Our History

In late 2011 the city of Fort Worth held a series of public meetings to discuss the community cat situation and to determine if a new, more humane community cat policy was feasible. A majority of participants spoke up in favor of implementing Trap-Neuter-Vaccinate-Return as the preferred method for reducing the number of community cats.

 

As an offshot of these meetings, a group of concerned citizens formed the Panther City Feral Cat Coalition to discuss how to coordinate TNVR resources in the community, develop a network of individuals and agencies interested in community cats, and plan how to best promote the approval and implementation of a TNVR program in Fort Worth. The Coalition founders believed that those individuals who are already practicing TNVR should be the ones leading the way with any TNVR plan for Fort Worth, since these groups and individuals have first hand information and experience.
Our Mascot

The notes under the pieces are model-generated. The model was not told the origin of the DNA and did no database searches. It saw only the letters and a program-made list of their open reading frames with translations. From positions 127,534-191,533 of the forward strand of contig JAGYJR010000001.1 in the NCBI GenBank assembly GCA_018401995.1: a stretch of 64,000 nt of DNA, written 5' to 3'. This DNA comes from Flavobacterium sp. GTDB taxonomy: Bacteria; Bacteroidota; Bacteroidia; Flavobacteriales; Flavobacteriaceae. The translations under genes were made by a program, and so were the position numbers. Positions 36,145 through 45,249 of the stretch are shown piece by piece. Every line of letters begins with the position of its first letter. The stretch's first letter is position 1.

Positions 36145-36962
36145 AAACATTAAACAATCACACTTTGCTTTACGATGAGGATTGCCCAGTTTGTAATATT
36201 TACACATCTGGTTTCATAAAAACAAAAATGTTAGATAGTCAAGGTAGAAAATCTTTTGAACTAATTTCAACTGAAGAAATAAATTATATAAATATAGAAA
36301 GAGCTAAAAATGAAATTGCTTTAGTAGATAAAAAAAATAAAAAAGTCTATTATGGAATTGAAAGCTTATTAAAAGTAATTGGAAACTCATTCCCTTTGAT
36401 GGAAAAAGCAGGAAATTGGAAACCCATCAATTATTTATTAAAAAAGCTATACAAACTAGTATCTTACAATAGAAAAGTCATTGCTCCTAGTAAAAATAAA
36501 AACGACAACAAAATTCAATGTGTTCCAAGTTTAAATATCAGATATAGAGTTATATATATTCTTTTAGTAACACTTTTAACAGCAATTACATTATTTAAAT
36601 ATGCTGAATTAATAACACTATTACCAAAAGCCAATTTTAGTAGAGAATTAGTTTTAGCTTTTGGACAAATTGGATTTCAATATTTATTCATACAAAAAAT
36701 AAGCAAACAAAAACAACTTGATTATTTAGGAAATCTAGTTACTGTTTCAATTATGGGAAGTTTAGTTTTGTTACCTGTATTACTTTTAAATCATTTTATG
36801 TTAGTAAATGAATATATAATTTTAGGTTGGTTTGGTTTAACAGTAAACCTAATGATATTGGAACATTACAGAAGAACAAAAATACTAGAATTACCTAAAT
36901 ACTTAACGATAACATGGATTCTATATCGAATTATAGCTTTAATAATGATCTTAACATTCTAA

Norton, the orange tabby cat in our logo, is patterned after a real life Fort Worth community cat named Norton, whose friendliness and dependability influenced some of the current members to help found Panther City Feral Cat Coalition.


Norton, the orange tabby cat in our logo, is patterned after a real life Fort Worth feral cat named Norton, whose friendliness and dependability influenced some of the current members to help found Panther City Feral Cat Coalition.

Norton, the orange tabby cat in our logo, is patterned after a real life Fort Worth feral cat named Norton, whose friendliness and dependability influenced some of the current members to help found Panther City Feral Cat Coalition.
Why a Panther?
The image of a sleeping panther has long been a part of Fort Worth history, beginning in the late 1800s, when a Dallas attorney reportedly claimed after visiting Cowtown that "things were so quiet, (he) had seen a panther asleep on Main Street, undisturbed by the rush of men or the hum of trade." Fort Worth officials turned the intended insult into an advantage, and the panther became an enduring symbol of the city's strength. Over the years, panthers have appeared here and there throughout the city, carved on downtown buildings, crouching on Fort Worth Police badges, painted on fire trucks and as a mascot for high schools and baseball teams.